And it’s strange, because research usually takes a “been there, done that” approach; if the proof looks definitive, science moves on to a new question.

A case of “research lacking probative value”?  You be the judge.

Biased interpretation of one’s own results

After looking at 88 observational studies on obesity and breakfast, the authors of our study made some interesting discoveries.

Turns out that if a study showed a positive correlation between skipping breakfast and obesity (i.e. skipping breakfast was associated with increased fat), there was a good chance this information would show up in the study’s abstract and its conclusion (34/52).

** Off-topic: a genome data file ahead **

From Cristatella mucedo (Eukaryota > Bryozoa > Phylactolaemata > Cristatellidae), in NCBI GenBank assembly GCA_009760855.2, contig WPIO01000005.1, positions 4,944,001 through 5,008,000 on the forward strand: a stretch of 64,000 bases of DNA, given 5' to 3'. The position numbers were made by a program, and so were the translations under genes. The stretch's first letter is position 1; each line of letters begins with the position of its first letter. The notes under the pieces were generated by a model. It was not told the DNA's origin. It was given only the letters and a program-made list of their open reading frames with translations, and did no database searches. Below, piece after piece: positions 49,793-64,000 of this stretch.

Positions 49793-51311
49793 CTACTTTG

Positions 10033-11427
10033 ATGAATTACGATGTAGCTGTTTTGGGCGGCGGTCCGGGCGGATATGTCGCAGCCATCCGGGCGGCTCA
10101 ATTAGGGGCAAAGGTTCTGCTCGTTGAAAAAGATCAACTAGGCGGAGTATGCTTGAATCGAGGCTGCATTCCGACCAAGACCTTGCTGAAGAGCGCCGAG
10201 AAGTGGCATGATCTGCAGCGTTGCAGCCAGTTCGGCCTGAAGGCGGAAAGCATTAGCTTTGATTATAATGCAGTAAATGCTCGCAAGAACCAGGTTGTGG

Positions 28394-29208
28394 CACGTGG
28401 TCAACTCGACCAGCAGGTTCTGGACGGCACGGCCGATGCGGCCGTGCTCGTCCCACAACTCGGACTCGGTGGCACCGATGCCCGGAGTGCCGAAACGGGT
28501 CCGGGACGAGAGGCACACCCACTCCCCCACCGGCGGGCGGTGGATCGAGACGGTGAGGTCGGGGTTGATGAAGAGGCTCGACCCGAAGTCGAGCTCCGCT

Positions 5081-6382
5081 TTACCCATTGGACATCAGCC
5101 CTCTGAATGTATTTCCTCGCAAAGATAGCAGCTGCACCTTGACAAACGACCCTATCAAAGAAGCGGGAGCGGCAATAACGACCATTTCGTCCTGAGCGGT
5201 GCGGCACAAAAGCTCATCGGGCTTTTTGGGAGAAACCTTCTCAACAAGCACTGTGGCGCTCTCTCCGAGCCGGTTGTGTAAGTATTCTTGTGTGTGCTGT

Of course, it’s normal to report your results in the abstract — which, for those of you who have forgotten science class, is the little précis at the beginning. It summarizes the research. And it’s this abstract that busy researchers rely on when compiling meta-analyses.

Interestingly, if a study found a negative correlation (i.e. skipping breakfast was not associated with gaining weight), the result went unreported in the abstract or conclusion (0/2).

This is a big reason why it’s a bad idea to skim the abstract instead of reading the whole study!

And it looks to me like a case of biased reporting.

Improper use of causal language

Next, our researchers looked at the same 88 studies to see how the results were described in the abstracts.

Recall — the most these studies established was correlation. Not causation.

So using words such as “led to” or “caused” in the abstract or conclusion would be improper, since that would imply they’d proven a causal relationship.